Is has to be said there’s quite a lot of ‘bad language’ in everyday Spanish discourse. Likewise in Gallego, where a common word is carallo. Or carajo in Spanish. Its basic meaning is the male member but its numerous derivatives make it an astonishingly versatile word. Rather than upset anyone by listing them here, I’m happy to send a little dissertation – in Spanish, ironically – to anyone who writes to me at firstname.lastname@example.org
I suggested the other day that a recession was normally a good time for students to keep their heads down and apply themselves to their studies. Reports of the sudden rise in applications to the Spanish Open University indicate that more people than ever are at least willing to take the first step of signing up for a course.
I’m not sure it’s the same people but the Galician Traffic Department up in Lugo has recently been implicated in a couple of perversions of process. Firstly, there was the announcement that an awful lot of people were being let off motoring fines in return for a contribution to someone’s benevolent fund. And, more recently, there was the uncovering of an elaborate set-up dedicated to the provision of un-merited driving licences to large numbers of Asians from all over Spain. So, if you’re hit by, say, a Chinese, Indian or Korean who doesn’t seem to know much about driving, you’ll now have some idea how he got a licence. Especially if he shows no understanding of spoken or written Spanish.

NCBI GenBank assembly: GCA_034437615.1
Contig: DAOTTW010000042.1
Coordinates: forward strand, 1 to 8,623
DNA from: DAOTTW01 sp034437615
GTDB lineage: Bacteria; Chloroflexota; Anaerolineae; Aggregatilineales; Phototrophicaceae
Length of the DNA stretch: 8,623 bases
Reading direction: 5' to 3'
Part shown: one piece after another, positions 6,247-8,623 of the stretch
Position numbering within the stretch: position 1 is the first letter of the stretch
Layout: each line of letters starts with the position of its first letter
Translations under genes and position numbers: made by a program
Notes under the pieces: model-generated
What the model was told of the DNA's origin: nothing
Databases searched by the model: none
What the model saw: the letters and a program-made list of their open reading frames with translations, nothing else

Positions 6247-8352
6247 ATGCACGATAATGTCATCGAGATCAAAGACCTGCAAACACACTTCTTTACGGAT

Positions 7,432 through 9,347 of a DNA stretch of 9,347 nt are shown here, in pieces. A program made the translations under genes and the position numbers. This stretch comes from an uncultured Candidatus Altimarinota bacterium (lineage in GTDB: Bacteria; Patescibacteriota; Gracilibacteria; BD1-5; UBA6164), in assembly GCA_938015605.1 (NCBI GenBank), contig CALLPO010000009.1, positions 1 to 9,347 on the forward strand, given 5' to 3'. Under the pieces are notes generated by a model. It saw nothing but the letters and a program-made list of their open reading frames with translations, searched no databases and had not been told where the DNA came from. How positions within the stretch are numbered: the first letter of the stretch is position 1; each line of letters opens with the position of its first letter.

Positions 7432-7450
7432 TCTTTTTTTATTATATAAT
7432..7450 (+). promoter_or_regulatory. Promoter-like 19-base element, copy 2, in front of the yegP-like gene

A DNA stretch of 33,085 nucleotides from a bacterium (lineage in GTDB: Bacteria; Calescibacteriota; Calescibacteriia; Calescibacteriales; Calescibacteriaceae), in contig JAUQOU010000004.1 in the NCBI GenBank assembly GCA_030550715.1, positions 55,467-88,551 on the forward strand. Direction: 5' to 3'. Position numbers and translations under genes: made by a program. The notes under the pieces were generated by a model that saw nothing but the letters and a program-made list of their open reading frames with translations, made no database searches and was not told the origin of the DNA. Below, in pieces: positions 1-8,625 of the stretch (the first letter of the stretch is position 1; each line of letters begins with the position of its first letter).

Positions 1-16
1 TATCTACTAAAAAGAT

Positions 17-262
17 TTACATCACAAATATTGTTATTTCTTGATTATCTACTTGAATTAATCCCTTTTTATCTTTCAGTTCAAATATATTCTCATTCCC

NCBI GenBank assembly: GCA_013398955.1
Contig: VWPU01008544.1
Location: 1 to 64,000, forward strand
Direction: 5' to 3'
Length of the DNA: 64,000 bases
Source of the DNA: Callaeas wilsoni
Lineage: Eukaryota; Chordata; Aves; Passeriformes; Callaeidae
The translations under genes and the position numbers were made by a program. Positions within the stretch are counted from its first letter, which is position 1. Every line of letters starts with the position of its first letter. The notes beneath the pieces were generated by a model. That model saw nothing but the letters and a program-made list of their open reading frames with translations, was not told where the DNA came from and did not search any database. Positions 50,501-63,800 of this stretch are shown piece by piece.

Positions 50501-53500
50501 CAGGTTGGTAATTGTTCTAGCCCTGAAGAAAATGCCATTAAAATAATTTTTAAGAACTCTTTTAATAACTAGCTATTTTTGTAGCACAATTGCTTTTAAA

Here’s The Baldie with some pertinent comments on respective attitudes to race in Spain and the UK. On which issue there is mutual incomprehension, if not downright antagonism. In a nutshell, the Spanish see the Brits as obsessive, holier-than-thou, inverted racists, while the Brits just see the Spanish as simple racists - though often unwittingly and naively so. Which, in turn, the Spanish see as insufferable arrogance. All in all, it’s probably best not to raise the subject in public. Unless you’re Trevor. I steer clear of it, of course.
Here in Galicia, the serious loss of electorate support has finally persuaded the president of the Galician Nationalist Block – Anxel “Cock of the Walk” Quintana – to hand over the reins to someone else. Though the consensus is he jumped before he was pushed by what one writer today called his ‘cannibalistic’ colleagues. And, talking of the recent regional elections, the count of the overseas vote has now deprived the PP party of one of the seats won by them on the purely domestic vote. This won’t change anything as they still have - just - an absolute majority. But it seems a rum turn of events to me when local elections are decided on the votes of people who’ve possibly never even visited here. Especially, I guess, when some of us who pay taxes here don’t have a say in the matter.
Finally . . . While some Brits go native when they arrive here in Spain, it seems some of us only achieve it when we leave.